yoborobo said...

Rima - Thank you for the wander in your neck of the woods. Such little beauties along your road! :)

The Clever Pup said...

A really super post. I'll have to look into refreshing my herb garden.

Thanks Rima

Leatherdykeuk said...

What a fabulous post.

I've never eaten nettles as greens - now I'll try them. Thank you.

From This Moment to That said...

Hi Rima, what a lovely post, and smashing pictures for us to all share. Your salad does look good, I knew you could eat nettles, but how is it that they don't sting you then?

Hugs
Jane

Heather said...

What a lovely walk - thankyou for sharing it with us. We used to call stitchwort 'Bachelors' Buttons' when I was a child and I think bluebells are the most wonderful blue. Your nettle stirfry looked delicious and I love the crow painting you did for Melanie. I hope you have recovered from your painting marathon and that the weather warms up a bit so you can enjoy some balmy evenings. I can't remember the last time I heard a cuckoo - why do I love to hear them, when I know what nasty habits they have?

nullalux said...

How lovely!

The Odd Bird said...

You, Tui, your art, your home and your life are all amazing....

anthromama said...

Lovely! I miss wildflowers...all I've seen here in Idaho so far are dandelions (which I love) and what I think are pinks. But I know there are flowers hiding in spots...perhaps just not yet...there's still snow in the tippy tops of the mountains...will have to find their hidey spots! Nettles would do us a treat right now, I think my whole family could use some spring tonic :-)

Valaine said...

Wonderful! :)

Mollamari said...

Oh so beautiful flowers and so beautifully written! You have full summer there and we are yet waiting for it... oh how I long for it and all charming wildflowers and my garden flowers...

Sarah said...

A lovely wander amongst the flowers. I have never known the name of that sticky stuff-cleavers is such an appropriate name.
Summer nights on top of your home sound like fun!

Amanda said...

When I first read your blog and considered what it would be like to live without a piece of land to call ones own, I thought, "Oh, what would I do without my garden?"

But look! You have the largest and most ancient garden of all. Food, medicine, art...all growing at your fingertips.

Amanda said...

p.s. What an intriging tea pot. Where can I get me one of those?

Carol Stocker said...

Hi Rima! Wouldn't it be fun to put a net canopy over the top of the house and sleep up there on hot summer nights? As always, thanks for sharing your journey. Hugs, Carol

Anonymous said...

Each night before I shuffle off to bed I find myself looking to your hermitage and the adventures, small and precious like mine, that you have had each day.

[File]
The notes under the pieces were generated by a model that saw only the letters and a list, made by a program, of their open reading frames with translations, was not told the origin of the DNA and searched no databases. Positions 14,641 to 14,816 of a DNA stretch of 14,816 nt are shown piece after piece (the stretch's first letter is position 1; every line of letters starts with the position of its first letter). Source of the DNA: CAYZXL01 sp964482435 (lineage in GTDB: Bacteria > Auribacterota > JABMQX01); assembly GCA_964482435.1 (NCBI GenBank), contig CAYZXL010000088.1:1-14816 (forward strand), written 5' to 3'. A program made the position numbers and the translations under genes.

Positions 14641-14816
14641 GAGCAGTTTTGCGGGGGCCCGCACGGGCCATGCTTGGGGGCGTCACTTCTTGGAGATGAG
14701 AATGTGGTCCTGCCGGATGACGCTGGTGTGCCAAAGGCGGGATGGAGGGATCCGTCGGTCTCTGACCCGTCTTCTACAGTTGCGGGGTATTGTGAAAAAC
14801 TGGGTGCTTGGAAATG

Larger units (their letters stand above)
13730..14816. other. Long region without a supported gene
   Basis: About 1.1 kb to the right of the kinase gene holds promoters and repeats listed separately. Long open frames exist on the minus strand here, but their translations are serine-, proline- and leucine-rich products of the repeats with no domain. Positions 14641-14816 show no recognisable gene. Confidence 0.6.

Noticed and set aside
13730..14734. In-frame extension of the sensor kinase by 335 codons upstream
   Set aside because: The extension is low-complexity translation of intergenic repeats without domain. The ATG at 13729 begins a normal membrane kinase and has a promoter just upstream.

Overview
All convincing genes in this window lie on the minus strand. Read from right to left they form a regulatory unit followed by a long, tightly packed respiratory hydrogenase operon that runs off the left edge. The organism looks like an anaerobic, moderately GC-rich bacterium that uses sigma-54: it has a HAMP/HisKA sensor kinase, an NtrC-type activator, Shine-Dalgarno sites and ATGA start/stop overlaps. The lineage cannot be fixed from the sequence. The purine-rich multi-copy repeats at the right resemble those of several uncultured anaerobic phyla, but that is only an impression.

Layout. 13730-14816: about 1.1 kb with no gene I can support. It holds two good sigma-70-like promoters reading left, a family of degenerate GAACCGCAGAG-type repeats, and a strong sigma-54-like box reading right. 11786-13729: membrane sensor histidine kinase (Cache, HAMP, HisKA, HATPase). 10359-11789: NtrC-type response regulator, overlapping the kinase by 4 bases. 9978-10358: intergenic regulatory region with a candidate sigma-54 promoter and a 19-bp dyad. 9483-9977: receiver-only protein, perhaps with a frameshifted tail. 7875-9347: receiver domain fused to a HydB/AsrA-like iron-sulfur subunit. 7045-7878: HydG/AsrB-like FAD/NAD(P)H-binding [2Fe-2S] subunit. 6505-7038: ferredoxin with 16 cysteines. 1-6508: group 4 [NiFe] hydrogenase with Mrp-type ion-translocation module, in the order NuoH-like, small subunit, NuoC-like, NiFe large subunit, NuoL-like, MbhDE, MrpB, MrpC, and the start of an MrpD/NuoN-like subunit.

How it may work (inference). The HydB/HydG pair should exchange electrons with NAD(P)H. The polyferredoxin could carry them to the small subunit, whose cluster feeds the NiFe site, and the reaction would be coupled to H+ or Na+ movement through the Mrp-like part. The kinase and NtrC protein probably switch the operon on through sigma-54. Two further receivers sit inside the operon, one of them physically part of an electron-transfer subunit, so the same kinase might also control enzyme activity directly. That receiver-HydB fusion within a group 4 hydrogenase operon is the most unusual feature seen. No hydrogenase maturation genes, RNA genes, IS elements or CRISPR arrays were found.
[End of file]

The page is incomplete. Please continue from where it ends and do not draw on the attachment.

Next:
I spent the day in my wee garden looking for old friends popping up to tell me that they have made it through a long winter. I write you from the North Shore of Lake Superior in Canada.(About the exact middle of the country.) I want you to know that your great adventure is very generous of you to share. I once lived out of a backpack and then came the marriage,28 yrs and then 3 wonderful souls. My wee birds, of which 2 have flown to make nests of their own.
I was delighted with your walk today. There is no green here yet. Willow and dogwood are ready for cutting for baskets but joy a green thumb of rubarb poked up today so fresh and green. I had to give it a proper hello.
Yours Janet

Jessie Lilac said...

I love all these wonderful wild flowers and marvel that they still get a chance to grow everywhere. I'm not great at remembering the names of them but you've inspired me to try! I like nettle tea but have never eaten it as a vegetable...yet :)

Melanie said...

Hia Rima thanks for completing the painting while you were so busy. I hope you got a lot of sales from the exhibition. He does look beautiful and busy- so apt for the time of year. I think it is a shme that speedwell in such a beautiful blue is considered a weed. I sent a few photos from our weekend jaunt. You'd love the bluebell wood by Nuneham Courtney.

Karen said...

What a beautiful post! :)
Our native wild flowers are so delicate and pretty.And isn't all the folklore around them wonderful.
I try to encourage wild plants into my garden and leave lots alone, including cow parsley, and herb robert I'm desperate to have some ribes/wild garlic, and wood anenomes.

Have fun collecting natures larder.
x

John Winchurch said...

Splendid post celebrating the most beautiful time of the year here in Britain.